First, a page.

Scottish Government likely to follow watchdog advice on referendum

The Scottish Government is expected to abide by the advice of the official body that is scrutinising the proposed question for the independence referendum, the Deputy First Minister has confirmed.

Nicola Sturgeon provisionally addressed concerns that ministers may ignore forthcoming guidance from the Electoral Commission on the grounds that it is non-binding and could potentially be at odds with their own formulation, which some have dismissed as "leading".

Holyrood's Referendum Bill Committee approved new powers to stage the referendum in a vote on Thursday.

Ms Sturgeon also set aside speculation that the outcome of the referendum could still end up in the courts, despite these new powers, arguing that any legal challenge is unlikely to be effective.

However, the committee also heard further evidence from experts who said concerns remain over the neutrality of the question, the process of the referendum and the legality of the outcome.

Ms Sturgeon said: "The role of government is to propose, the Electoral Commission to advise and Parliament to decide. I have seen comments from Andy O'Neill, the head of the Commission in Scotland, that makes it very clear that that is their understanding of the role: they are not the decision-makers, they are the advisers.

"That said, I have great respect for the authority and the expertise of the Commission. It has been built up over a number of years now. I think any government anywhere in the UK would not depart from Commission advice unless there was a very strong reason to do so. Any government doing so would clearly have to justify itself before Parliament.

"That's not a position I want to be in, it's not a position I expect to be in, but nor am I going to sit here and attempt to give away the proper role of Government and Parliament in this process, because I think it's right that that process is one that we continue to respect."

The committee unanimously approved the modification of Schedule 5 of the Scotland Act 1998, which confers powers on the Scottish Parliament to stage the referendum with a question and date of their choosing, within certain limits, and extend the franchise to 16-and-17-year-olds.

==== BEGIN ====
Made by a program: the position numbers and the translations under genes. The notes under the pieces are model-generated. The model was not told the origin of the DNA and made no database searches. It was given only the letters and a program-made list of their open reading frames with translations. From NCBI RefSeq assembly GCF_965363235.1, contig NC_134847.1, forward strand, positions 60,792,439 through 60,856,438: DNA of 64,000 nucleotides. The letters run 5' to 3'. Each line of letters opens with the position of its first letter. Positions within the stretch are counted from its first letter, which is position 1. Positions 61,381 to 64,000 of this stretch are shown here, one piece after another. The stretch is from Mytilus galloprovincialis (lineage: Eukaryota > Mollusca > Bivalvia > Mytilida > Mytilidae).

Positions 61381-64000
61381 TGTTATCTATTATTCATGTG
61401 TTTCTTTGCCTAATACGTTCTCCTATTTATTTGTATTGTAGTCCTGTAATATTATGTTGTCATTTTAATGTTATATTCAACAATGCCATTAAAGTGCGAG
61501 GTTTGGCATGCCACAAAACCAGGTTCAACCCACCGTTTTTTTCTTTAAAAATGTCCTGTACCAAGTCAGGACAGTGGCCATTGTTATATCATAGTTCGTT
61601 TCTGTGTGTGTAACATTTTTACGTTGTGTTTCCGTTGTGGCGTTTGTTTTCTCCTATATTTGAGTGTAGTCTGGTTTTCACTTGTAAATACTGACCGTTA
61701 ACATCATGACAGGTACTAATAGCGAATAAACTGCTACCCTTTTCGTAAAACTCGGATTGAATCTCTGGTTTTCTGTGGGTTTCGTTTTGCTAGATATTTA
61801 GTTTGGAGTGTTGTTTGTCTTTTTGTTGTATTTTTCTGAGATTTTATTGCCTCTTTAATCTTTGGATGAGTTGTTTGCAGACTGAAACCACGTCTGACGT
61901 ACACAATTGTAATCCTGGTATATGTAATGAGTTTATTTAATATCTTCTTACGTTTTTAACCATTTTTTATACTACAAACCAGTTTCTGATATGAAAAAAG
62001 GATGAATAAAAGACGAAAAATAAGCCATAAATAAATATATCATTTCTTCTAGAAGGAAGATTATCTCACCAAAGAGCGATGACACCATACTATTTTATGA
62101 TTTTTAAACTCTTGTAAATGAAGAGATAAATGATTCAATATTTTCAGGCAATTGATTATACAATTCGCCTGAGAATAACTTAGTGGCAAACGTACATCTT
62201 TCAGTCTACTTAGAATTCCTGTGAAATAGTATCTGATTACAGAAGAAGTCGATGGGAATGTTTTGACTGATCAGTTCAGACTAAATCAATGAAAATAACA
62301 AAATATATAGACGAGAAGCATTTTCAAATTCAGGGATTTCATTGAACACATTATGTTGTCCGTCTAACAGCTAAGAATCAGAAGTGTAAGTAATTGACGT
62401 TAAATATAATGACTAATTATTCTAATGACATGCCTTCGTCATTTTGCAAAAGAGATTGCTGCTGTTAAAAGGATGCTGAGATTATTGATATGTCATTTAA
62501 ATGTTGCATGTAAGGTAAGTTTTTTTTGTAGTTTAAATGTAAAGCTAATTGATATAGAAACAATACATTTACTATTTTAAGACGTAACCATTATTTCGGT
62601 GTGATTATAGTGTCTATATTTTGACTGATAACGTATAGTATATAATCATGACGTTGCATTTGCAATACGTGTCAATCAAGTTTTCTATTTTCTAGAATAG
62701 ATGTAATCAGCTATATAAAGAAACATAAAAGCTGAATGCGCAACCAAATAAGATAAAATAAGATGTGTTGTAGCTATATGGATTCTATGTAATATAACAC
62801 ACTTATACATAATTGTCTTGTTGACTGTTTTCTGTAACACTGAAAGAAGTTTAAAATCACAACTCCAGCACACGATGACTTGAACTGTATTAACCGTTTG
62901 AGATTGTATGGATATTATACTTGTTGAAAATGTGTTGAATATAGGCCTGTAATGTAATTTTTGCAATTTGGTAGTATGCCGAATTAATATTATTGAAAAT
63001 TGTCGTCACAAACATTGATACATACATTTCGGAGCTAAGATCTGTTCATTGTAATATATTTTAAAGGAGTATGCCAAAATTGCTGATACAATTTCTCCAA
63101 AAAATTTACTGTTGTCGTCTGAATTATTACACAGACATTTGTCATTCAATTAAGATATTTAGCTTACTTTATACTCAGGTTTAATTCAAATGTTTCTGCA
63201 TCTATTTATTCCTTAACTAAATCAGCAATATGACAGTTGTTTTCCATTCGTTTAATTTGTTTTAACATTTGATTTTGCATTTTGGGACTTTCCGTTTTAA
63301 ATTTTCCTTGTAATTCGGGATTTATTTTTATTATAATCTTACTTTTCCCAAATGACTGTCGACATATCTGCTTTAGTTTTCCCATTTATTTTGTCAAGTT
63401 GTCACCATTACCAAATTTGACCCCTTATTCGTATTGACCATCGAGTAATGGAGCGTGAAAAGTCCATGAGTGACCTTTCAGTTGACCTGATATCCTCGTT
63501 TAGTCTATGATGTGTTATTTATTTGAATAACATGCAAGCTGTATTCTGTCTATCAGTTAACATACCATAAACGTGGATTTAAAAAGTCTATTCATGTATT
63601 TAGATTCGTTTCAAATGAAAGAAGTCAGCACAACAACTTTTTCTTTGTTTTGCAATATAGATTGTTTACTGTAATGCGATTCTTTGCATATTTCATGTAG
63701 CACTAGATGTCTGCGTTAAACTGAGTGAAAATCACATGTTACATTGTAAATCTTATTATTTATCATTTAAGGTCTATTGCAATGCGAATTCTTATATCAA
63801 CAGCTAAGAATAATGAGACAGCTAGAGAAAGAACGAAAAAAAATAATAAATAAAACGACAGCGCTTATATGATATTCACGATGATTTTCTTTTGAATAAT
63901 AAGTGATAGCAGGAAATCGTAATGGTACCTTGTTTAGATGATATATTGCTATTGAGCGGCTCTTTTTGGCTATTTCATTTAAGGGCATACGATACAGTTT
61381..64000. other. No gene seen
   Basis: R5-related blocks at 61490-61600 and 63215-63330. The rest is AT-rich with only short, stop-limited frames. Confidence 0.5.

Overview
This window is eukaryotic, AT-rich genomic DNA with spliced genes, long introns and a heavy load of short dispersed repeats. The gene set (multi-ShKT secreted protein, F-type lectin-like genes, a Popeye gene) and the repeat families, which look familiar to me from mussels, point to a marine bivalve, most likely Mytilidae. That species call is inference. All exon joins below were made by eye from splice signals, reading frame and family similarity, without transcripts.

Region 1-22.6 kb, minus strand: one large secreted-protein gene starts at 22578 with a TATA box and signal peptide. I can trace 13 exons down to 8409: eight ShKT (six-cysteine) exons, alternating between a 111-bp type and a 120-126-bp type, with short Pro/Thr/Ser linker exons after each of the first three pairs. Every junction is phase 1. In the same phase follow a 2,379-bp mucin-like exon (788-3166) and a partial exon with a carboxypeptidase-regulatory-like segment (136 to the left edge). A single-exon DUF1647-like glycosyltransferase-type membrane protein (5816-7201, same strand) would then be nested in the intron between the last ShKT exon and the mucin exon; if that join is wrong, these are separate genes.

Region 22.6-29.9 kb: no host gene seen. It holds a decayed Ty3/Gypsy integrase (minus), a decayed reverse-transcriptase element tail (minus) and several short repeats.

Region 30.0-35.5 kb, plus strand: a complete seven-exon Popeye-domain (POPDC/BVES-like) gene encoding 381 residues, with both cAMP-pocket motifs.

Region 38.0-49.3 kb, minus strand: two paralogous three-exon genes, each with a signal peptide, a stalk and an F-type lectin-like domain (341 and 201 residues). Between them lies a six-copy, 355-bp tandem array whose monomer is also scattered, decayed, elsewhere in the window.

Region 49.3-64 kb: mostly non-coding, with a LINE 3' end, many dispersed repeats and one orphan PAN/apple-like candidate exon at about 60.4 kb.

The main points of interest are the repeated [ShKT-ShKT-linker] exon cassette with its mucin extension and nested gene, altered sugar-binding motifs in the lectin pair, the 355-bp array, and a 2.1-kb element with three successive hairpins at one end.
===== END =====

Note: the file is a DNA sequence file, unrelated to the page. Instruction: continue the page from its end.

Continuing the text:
Ms Sturgeon said: "We are in a place now that puts the referendum beyond any effective legal challenge and I think that is a decent and good place to be as we approach the debate on the substance (of independence)."

The committee took evidence from constitutional expert Dr Nicola McEwen, from Edinburgh University, who has raised concerns that the proposed question may be "leading".

In a submission ahead of her appearance Dr McEwen said: "The proposed question, 'Do you agree that Scotland should be an independent country?', has the advantage of being clear and succinct, but it may give rise to a number of potential issues. First, by inviting agreement, the question may be construed as leading voters toward a positive answer."

She suggested a "plain language alternative": "Should Scotland be an independent country?"

She told the committee this morning that she also has concerns about the process of the referendum, arguing that ministers should outline a "substantive" case for independence first and then send the question off for testing.

"I dont envy the Electoral Commission's task," she said. "We are in an unusual situation. In the past when the Commission has judged the question, they've already had the substantive proposal or piece of legislation on which that question is based. Were in a different situation now where the substance of the question itself is a little ambiguous.

"In other words, what does it mean for Scotland to be an independent country? I suspect if we asked that question around the committee I expect we would have some difference of opinion, not necessarily along party lines."

Ms Sturgeon remained firm on the timing of their independence plans, which are not due to be finalised until November 2013, and their decision to send the question away for testing in advance.

"The order we have chosen to do things is the right order," she said. "It`s absolutely essential that the testing of the question is done in good timing ahead of the Referendum Bill."

Navraj Singh Ghaleigh, lecturer in public law at Edinburgh Law School, conceded that a legal challenge to the referendum would be "extremely unlikely to succeed" but said it could not be ruled out altogether.

"There would still remain a basis for a challenge," he said. "Statutory powers can only be used to promote and not frustrate the policy and object of an Act. So, the question is: does an order made under the Scotland Act promote or frustrate the objectives of the Scotland Act?

"You can see how it could be argued that it would be a frustration of the object of the Act. Its not about devolution, its about a separate substantive point, namely independence."

Despite these legal concerns, Dr McEwen said the amendment to the Scotland Act was fit for approval by the Scottish and UK parliaments, although she earlier stressed she was not a constitutional lawyer.

Mr Singh Ghaleigh, a former barrister who specialises in electoral law, remained non-committal. "Is it fit?", he said. "Well, its the procedure youve got."

Committee convener Bruce Crawford said he would "take that as a yes".

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